One of few eagle hunters whose traditions survived the Soviet purge

So, like so many countries on reaching Independence, Kazakhstan found itself penniless, with gutted government institutions, a broken economy, and a defeated spirit. But despite this, this may be one of the few blogs in this series which ends optimistically. Since independence the country has been dominated by President Nursultan Nazarbayev, whom the author of my book seemed a bit star-struck by. He has allowed for little dissent or political opposition, but he has maintained peace in a religiously and ethnically diverse population, and rapid economic growth. Privatization has slowly begun to leak natural resource wealth and a functioning economy to the ordinary person, and the new found wealth built a shining new capitol city, Astana, in just a matter of years. Most impressively, the Kazakhs have embraced their vast array of religious and ethnic diversity. The Kazakh population of 16 million is divided among over 25 ethnic groups, and between two majors religions of Islam and Christianity. But there has been little tension. The new capitol city contains a huge glass pyramid designed to host interfaith dialog and promote religious understanding and equality.

The capitol city Astana, completely rebuilt since 1997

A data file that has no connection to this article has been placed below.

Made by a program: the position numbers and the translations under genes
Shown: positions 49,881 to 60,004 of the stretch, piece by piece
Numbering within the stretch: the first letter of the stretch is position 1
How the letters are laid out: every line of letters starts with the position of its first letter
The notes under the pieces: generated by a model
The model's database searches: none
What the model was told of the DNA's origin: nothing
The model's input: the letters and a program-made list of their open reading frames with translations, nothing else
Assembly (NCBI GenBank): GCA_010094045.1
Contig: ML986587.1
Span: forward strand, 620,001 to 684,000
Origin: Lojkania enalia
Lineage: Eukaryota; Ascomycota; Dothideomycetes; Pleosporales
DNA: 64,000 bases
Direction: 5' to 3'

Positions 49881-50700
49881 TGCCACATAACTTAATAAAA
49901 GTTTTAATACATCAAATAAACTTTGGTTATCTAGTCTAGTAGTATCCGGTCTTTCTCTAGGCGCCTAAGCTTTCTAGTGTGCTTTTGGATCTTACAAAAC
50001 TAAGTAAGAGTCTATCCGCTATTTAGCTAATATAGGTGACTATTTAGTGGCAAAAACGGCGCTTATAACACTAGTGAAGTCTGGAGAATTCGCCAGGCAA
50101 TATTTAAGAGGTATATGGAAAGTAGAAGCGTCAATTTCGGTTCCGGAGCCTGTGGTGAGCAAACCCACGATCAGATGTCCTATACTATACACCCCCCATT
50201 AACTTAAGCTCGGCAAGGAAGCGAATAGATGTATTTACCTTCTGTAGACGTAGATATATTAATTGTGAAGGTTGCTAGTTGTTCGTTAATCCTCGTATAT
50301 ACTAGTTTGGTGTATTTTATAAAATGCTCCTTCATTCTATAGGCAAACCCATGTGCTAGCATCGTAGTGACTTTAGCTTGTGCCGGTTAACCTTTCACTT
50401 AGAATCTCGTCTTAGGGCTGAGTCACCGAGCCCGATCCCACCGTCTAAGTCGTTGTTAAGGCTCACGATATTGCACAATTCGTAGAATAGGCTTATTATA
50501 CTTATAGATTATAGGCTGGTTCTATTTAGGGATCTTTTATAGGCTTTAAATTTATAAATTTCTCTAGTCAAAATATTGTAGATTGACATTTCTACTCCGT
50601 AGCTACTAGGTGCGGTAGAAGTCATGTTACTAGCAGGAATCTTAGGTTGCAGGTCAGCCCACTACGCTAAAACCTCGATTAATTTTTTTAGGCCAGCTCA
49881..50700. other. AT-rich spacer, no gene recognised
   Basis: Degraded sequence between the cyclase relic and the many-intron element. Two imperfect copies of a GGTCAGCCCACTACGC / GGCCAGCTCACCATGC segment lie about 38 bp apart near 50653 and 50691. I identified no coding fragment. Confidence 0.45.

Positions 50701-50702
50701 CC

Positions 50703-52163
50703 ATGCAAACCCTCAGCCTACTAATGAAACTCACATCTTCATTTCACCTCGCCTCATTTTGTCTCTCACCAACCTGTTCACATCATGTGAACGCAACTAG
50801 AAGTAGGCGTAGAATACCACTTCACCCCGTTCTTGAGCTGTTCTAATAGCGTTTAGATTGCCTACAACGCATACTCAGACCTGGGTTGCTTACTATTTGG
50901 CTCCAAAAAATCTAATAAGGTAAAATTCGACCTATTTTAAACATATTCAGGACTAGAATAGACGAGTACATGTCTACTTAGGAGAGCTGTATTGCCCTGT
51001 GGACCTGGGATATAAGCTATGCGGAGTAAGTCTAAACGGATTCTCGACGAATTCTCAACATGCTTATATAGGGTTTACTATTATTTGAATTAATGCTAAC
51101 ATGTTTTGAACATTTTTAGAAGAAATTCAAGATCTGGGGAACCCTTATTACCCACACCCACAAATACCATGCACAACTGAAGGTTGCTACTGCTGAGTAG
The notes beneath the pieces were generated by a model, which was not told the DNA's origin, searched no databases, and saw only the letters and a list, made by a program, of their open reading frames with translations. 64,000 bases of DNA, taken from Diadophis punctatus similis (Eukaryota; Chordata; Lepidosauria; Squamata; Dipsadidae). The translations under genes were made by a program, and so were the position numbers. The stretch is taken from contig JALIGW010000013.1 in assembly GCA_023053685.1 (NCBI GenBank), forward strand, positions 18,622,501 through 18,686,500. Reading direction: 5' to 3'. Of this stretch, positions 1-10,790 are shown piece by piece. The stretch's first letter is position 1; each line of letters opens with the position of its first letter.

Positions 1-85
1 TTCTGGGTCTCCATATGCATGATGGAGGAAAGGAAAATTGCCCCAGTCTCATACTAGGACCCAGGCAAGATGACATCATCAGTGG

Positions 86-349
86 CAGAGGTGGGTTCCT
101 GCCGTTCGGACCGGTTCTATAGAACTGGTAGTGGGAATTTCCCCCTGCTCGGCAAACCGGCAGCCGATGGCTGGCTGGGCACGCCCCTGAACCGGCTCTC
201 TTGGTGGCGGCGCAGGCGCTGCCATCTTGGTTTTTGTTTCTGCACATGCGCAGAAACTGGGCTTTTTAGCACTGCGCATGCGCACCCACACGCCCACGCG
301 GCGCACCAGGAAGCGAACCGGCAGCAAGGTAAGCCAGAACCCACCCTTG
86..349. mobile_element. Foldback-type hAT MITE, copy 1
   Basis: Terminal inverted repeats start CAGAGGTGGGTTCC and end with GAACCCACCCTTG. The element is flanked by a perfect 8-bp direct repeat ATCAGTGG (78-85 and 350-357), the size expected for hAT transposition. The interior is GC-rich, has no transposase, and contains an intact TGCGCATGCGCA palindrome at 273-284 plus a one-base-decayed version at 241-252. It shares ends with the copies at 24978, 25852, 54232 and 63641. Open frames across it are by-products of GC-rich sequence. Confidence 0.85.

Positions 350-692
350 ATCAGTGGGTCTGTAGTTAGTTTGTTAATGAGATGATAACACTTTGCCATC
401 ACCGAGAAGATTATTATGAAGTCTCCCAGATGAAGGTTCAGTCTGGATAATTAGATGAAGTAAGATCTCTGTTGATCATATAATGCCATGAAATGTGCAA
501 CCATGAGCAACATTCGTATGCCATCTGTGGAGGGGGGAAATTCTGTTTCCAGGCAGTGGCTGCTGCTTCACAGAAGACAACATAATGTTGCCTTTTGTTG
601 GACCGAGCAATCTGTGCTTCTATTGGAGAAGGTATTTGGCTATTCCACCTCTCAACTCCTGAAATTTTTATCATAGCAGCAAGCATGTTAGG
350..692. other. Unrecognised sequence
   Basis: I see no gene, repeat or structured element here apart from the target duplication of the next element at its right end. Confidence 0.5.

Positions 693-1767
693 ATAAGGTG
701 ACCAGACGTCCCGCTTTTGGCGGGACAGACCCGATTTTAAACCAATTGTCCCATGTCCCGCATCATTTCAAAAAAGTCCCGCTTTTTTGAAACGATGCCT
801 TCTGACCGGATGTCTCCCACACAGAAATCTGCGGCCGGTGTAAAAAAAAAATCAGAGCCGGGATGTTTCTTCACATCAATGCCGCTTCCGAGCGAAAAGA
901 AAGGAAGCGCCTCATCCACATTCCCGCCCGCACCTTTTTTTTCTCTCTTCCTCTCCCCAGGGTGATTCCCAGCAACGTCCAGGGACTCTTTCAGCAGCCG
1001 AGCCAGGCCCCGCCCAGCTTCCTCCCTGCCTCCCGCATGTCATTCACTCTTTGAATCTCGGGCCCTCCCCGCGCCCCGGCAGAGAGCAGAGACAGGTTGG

A Kazakh Mosque - the strangest of many beautiful Mosques in the country. 

My past three blogs focused on majority Muslim countries, and critiqued the hypocritical use of faith and extremism by the elite to control and manipulate the masses. Kazakhstan is 70% Muslim, but shows an alternative – an Islam which accepts diversity and encourages peace. An economically successful, peaceful and diverse majority Muslim country hardly fits into the Western dominant narrative around Islam, and I have to wonder if this is part of why Kazakhstan is so invisible to us. We cannot see what we don't expect to find.

While snooping around the internet about Kazakhstan I was enchanted by the pictures I found of natural beauty and strange wildlife, and couldn't resist including a few. 

Kazakhstan is famous for its tulips every spring 

It also has the strange and wonderful Saiga antelope, in the running for my favorite animal. You can learn more about this creature, including why their noses look like that, here 

Tuesday, April 19, 2016

Reading around the world: Saudi Arabia

The Saudi Capitol, Riyadh

I chose Saudi Arabia not because I know nothing about it, but because what I did know invoked a very unusual reaction from me: one of intense dislike and growing prejudice. Between scraps of knowledge about the place Saudi Arabia has within Islam, most of what I knew came from anguished news articles about yet another Sri Lankan maid being sent home after her Saudi employers forced her to eat glass, cut off her hand, or attempted to stone her to death. Foreign domestic labor can be a quick rout out of poverty – at any one time about 10% of the adult population of Sri Lanka persues higher wages and opportunity outside the country. But the chance comes a huge risk to body and soul, especially in opressive societies which have no legal protections for foreign laborers. This kind of abuse isn't limited to Saudi boarders – a couple months ago the Saudi ambassador to India fled under diplomatic immunity after raping his maid. So my image of Saudi Arabia was that of an exceptionally brutal Qatar or Emirates – a country where citizens live off oil royalties and concentrate frustrated energy on oppressing women and brutalizing the household help.